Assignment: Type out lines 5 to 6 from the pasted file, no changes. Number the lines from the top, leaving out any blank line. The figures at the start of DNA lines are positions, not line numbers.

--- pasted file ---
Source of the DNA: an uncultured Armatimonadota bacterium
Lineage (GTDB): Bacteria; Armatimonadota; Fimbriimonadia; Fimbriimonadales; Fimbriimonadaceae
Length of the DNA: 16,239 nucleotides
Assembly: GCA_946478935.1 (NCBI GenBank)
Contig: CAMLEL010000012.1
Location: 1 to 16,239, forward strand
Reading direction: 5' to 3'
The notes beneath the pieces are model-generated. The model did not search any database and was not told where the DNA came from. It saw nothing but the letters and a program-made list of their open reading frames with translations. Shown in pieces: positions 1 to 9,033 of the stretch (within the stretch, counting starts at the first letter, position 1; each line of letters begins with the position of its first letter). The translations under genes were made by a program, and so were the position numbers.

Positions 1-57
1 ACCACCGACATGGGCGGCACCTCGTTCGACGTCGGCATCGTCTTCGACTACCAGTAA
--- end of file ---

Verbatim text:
Contig: CAMLEL010000012.1
Location: 1 to 16,239, forward strand